Freshmen Transportation Preview: From Buses to Bikes

Students ride on a UConn Transportation bus. The buses on campus can be great options, especially on cold, rainy or snowy days. Tracking the buses can be done with several different smartphone apps. (File Photo/The Daily Campus)

Freshmen have to consider a lot when it comes to finding their way around campus. The University of Connecticut is so big, in fact, that many students struggle with just physically getting around. Fortunately, the majority of freshmen living on campus will have access to excellent resources as far as getting to where one needs to go.

The buses on campus can be great options, especially on cold, rainy or snowy days. Tracking the buses can be done with an app that can be downloaded to a smartphone. “myUConn” is many students' preferred choice, as several other apps are outdated or suffer malfunctions, though even “myUConn” can experience issues at times.

Biking or skateboarding around campus is a great way to get around campus until it starts snowing or the sidewalks freeze over. The fall semester and early spring semester will definitely have plenty of cold days. Just be prepared, and be aware of the weather conditions before you start hiking across campus.

The myUConn app as it appears on a smartphone. (Screenshot)

Something else to know is that it can get very windy on campus, which will make those rainy, snowy or freezing days exponentially worse. While it can certainly pick up your speed if you are walking in the same direction the wind is blowing, but travel time can definitely be affected negatively too.

For those who may have the rare circumstance of being a student with their own car, maybe even living off-campus, then you are in a very different situation from those relying on public transportation.

I was a transfer student and a commuter, living off-campus my first semester at UConn, which is a fairly unique situation to find one’s self in. That had some really great advantages, but the disadvantages were also felt and it made some days tense and stressful.

There is a lot to prepare for, but I can tell you that, when I was ready, I loved being able to drive wherever, whenever. In the spring, summer and fall, most of the problems commuting students will experience revolve around knowing where to park, and traffic.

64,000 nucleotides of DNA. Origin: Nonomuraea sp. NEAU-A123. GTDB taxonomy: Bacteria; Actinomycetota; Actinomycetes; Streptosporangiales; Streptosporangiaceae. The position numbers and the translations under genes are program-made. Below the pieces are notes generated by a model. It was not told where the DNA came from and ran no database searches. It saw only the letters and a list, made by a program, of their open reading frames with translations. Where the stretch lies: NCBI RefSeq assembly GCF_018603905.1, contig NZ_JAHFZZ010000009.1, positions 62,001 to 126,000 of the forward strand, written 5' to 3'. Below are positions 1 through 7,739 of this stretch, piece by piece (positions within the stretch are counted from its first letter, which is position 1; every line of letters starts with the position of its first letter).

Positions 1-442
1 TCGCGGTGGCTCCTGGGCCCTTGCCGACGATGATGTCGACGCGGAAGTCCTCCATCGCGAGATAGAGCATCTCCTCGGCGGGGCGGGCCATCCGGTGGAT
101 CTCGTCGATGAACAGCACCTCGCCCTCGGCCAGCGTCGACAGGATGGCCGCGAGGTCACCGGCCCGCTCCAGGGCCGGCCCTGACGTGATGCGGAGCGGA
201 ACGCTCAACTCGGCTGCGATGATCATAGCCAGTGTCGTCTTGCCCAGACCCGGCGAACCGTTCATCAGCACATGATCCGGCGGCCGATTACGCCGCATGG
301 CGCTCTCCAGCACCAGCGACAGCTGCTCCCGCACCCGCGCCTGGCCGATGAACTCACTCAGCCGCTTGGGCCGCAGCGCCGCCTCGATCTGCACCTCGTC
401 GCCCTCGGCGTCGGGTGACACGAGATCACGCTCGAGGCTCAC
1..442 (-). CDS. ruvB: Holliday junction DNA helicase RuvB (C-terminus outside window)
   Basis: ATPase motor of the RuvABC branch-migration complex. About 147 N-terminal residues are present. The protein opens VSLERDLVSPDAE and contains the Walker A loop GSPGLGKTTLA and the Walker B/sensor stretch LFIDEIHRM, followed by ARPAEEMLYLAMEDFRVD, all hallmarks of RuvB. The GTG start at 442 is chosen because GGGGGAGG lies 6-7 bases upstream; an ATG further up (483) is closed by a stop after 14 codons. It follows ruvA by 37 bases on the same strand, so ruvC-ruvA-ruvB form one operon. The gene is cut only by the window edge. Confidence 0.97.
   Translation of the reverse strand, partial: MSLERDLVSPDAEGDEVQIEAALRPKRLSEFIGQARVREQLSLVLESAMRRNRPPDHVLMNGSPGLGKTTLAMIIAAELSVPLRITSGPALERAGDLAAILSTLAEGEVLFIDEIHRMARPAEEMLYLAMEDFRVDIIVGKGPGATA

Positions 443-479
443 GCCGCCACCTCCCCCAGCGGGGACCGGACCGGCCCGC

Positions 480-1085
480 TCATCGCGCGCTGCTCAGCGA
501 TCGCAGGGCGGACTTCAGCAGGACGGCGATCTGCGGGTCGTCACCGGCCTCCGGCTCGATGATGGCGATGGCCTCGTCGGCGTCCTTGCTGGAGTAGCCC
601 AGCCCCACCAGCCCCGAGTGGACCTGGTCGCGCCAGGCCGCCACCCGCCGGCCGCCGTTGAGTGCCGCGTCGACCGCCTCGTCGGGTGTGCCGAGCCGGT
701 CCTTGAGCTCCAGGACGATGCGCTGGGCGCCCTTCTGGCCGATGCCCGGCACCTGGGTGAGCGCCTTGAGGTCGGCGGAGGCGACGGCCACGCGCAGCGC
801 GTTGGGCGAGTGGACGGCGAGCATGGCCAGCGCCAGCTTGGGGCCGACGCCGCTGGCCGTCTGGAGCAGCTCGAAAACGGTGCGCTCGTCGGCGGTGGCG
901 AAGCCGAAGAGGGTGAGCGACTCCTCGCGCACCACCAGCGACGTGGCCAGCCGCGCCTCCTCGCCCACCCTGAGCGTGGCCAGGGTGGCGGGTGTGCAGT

If someone lives within 10 minutes of campus in a neighboring town such as Willington, Stafford Springs, Mansfield or Coventry, one may think commuting is easy. It is not. Deception, thy name is Route 195.

I had to be in my car and driving to campus at 8 a.m. in order to make my 9 a.m. classes, because 195 is a soul sucking strip of road. If at all possible, avoid 195 in the morning.  I went through a lot of trial and error before I realized this for myself.

Another detail for commuters to consider is the fact that there are only a handful of places to park around any given area of campus. Depending on what time you arrive, you may find yourself walking a fair distance to your class, but just finding a parking space can be a challenge.
The solution for many of these problems is simply to get up early enough to commute on 195 and account for the time to walk to class. It seems simple, but do not take that for granted, especially if you are coming off of a long night.

For most freshmen, commuting definitely balks in lieu of living on campus and being able to walk, bike, skateboard, rollerblade or even unicycle (yes, unicycle, although those can be rare) to where one has to be.  The trade-off is one will not have to spend a ridiculous amount on room and board.

Transportation, whether in the form of a car, bus or your own two legs, can be hassle at UConn if you are unprepared. If you take the right steps, however, you may manage to get to class warm and on time, while your classmates are coming in shivering and late.


Matthew Gilbert is a campus correspondent for The Daily Campus. He can be reached via email at matthew.gilbert@uconn.edu.